(n.) a kind of melancholic trance in which you become completely absorbed in vivid sensory details—raindrops skittering down a window, tall trees leaning in the wind, clouds of cream swirling in your coffee—which leads to a dawning awareness of the haunting fragility of life.  sour patch kids


Surreal Photos of A Frozen Venice

Art director Robert Jahns has created a series of surrealistic photos of Venice by combining photos of Italy by Luis Manuel Osorio Fernando with photos of frozen lakes in Russia by Daniel Kordan. Robert Jahns wanted to show how the Venice Canal would look like if it was frozen by the winter.


This sculpture by Issac Cordal in Berlin is called “Politicians discussing global warming.”




The chapel at the Royal Palace of Stockholm 




Name of shot: Black Blue World Bruises are like memories, Hurt then fade away.  


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Pablo Picasso: Portrait of Marie-Thérèse Walter with Garland, 1937.

Through the strange moments of life (II) - Hamidreza Behnamfar

Early into filming, they became lovers, and as Hyler and other remembered, “they were together most evenings after shooting.” At the same time, Audrey relocated from her first residence, an apartment hotel at 3435 Wilshire Boulevard (near Paramount Studios), to a two-room furnished rental at 10368 Wilshire (closer to Holden’s residence), where their rendezvous were conducted. In those days of the “morals clause” in Hollywood contracts - a paragraph that could destroy a career if public decency was offended by an actor’s private life - Audrey and Bill had to be extraordinarily discreet. In this case, the matter was compounded by the fact that he was married and a father. Of Mel, Audrey was uncertain; in any case, no promises had been exchanged, and he was away at work. Playful, romantic and attentive, Bill was, for the time being, irresistible. 
(…) Holden’s life was ordinarily complaisant - until Audrey. In late October [1954], he brought her home for dinner (a curiously repeated pattern in the marriage), and Brenda at once picked up the scent of a real threat. Later, she demanded that he end the liaison, but the lovers simply continued the affair at her apartment and sometimes, more injudiciously, in their studio dressing rooms. “Audrey embodied everything that he admired in a woman”, according to Holden’s biographer, Bob Thomas. “She was young - eleven years younger than himself. Audrey considered him the handsomest man she had ever known, and she was entranced by his manly charm and gentle humor”..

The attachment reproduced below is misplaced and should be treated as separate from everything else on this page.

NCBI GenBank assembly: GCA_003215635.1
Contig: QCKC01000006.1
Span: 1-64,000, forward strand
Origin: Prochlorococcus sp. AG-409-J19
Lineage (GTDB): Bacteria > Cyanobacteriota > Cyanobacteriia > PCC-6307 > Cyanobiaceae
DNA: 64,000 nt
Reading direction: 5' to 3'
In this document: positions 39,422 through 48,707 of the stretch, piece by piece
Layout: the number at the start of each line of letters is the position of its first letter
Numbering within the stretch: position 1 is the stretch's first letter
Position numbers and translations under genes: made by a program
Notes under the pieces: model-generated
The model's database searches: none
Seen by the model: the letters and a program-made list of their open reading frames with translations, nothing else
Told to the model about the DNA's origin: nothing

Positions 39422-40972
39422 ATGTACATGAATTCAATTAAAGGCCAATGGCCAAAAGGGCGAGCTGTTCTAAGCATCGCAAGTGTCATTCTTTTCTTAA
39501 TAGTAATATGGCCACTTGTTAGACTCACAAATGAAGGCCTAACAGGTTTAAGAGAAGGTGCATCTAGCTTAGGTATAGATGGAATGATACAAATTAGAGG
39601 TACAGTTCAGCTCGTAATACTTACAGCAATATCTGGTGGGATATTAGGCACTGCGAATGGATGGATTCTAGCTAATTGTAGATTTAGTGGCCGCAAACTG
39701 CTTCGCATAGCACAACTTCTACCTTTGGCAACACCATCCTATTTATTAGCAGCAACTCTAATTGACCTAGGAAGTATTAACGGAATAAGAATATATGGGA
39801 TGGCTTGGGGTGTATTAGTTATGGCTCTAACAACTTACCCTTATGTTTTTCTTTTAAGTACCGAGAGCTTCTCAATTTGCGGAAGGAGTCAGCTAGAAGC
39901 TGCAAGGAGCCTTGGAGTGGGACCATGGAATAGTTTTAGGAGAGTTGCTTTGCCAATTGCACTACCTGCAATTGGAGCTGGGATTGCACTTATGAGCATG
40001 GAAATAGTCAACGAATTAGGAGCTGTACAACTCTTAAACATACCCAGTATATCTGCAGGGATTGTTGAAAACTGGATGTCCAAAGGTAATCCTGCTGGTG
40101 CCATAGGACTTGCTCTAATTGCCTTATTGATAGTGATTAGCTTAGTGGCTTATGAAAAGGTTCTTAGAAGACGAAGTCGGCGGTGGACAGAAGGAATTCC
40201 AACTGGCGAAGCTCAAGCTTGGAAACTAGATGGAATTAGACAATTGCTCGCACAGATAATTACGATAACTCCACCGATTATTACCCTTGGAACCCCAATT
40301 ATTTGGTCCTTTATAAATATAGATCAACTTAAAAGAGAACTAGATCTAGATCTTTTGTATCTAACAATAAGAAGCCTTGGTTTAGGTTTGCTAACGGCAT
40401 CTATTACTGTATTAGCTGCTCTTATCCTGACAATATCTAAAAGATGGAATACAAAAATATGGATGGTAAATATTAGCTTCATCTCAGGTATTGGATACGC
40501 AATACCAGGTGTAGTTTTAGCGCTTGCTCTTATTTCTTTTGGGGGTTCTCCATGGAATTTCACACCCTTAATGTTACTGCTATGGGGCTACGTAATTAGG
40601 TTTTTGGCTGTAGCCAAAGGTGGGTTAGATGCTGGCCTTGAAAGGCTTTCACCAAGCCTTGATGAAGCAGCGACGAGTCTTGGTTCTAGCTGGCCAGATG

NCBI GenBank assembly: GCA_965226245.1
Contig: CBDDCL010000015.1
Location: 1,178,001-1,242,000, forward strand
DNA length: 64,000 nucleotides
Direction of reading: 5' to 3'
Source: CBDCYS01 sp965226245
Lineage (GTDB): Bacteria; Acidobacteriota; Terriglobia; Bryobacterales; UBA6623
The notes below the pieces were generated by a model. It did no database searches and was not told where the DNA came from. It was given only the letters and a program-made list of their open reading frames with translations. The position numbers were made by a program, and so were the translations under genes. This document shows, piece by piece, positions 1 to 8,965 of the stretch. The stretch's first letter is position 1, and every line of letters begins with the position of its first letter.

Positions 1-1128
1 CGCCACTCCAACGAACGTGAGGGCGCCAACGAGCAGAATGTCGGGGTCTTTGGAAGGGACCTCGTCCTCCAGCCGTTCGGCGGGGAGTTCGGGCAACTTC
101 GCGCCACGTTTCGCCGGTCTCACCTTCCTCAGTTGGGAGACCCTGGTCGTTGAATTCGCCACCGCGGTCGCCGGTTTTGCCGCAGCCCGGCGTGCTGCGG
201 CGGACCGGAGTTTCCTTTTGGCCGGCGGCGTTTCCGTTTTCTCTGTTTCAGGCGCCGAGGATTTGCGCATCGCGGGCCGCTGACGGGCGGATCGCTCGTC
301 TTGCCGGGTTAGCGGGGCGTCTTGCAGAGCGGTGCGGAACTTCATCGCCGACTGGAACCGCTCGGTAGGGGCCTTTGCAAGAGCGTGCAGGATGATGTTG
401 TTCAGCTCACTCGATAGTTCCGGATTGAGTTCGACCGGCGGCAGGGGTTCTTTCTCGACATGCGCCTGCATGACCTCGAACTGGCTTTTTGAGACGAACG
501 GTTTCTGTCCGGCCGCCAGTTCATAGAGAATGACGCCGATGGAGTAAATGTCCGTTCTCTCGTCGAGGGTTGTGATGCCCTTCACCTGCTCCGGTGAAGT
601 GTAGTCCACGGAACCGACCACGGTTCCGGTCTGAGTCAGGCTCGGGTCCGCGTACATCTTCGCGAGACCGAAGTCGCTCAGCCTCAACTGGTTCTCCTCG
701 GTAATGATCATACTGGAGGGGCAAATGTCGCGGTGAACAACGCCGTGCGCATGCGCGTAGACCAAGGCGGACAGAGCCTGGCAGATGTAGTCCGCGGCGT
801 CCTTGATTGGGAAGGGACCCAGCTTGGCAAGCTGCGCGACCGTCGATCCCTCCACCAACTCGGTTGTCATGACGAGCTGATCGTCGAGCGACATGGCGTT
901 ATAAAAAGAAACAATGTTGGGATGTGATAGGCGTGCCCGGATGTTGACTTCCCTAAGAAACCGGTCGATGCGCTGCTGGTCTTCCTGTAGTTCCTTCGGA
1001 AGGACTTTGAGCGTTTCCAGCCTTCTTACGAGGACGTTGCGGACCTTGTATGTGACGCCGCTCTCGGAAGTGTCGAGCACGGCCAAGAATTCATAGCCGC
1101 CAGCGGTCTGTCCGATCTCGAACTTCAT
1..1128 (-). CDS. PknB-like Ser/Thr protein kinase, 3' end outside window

(…) She was completely won over when he promised to divorce Brenda and marry her. In a delirium of happiness that made their onscreen love scenes eminently credible, Audrey at once raised the issue of children: she wanted two, three, four and more - she would abandon her career to have a family. For a few weeks, until their last scenes together, Holden temporized, and then broke the news of his sterility. On the spot, Audrey ended the affair. “I really fell in love with Audrey Hepburn,” Holden said later, “but she wouldn’t marry me. So I set out around the world with the idea of screwing a woman in every country I visited.” Years later, Audrey’s reaction to his tale of international intrigue consisted of two words only: “Oh, Bill!” 

Photograph by Erika Larsen
 Destiny Buck, of the Wanapum tribe, rides her mare, Daisy, in the yearly Indian princess competition in Pendleton, Oregon. Embraced first for war, hunting, and transport, horses became partners in pageantry and a way to show tribal pride.
read "People of the Horse" (via

Audrey Hepburn in a promotional photo for Breakfast at Tiffany’s (1961)

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